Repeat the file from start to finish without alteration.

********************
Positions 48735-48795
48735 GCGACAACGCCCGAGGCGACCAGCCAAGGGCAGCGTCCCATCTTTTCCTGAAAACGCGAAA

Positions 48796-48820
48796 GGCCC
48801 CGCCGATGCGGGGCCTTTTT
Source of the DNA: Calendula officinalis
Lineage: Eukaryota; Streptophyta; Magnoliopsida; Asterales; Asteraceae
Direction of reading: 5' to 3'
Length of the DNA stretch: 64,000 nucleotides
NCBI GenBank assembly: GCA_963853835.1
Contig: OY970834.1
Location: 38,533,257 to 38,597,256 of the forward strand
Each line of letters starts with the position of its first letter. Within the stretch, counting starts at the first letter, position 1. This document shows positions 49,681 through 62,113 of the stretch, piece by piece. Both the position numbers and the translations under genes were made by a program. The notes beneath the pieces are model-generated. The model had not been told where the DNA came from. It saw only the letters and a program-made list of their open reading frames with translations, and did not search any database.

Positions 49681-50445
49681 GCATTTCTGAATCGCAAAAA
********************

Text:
Positions 48735-48795
48735 GCGACAACGCCCGAGGCGACCAGCCAAGGGCAGCGTCCCATCTTTTCCTGAAAACGCGAAA

Positions 48796-48820
48796 GGCCC
48801 CGCCGATGCGGGGCCTTTTT
Source of the DNA: Calendula officinalis
Lineage: Eukaryota; Streptophyta; Magnoliopsida; Asterales; Asteraceae
Direction of reading: 5' to 3'
Length of the DNA stretch: 64,000 nucleotides
NCBI GenBank assembly: GCA_963853835.1
Contig: OY970834.1
Location: 38,533,257 to 38,597,256 of the forward strand
Each line of letters starts with the position of its first letter. Within the stretch, counting starts at the first letter, position 1. This document shows positions 49,681 through 62,113 of the stretch, piece by piece. Both the position numbers and the translations under genes were made by a program. The notes beneath the pieces are model-generated. The model had not been told where the DNA came from. It saw only the letters and a program-made list of their open reading frames with translations, and did not search any database.

Positions 49681-50445
49681 GCATTTCTGAATCGCAAAAA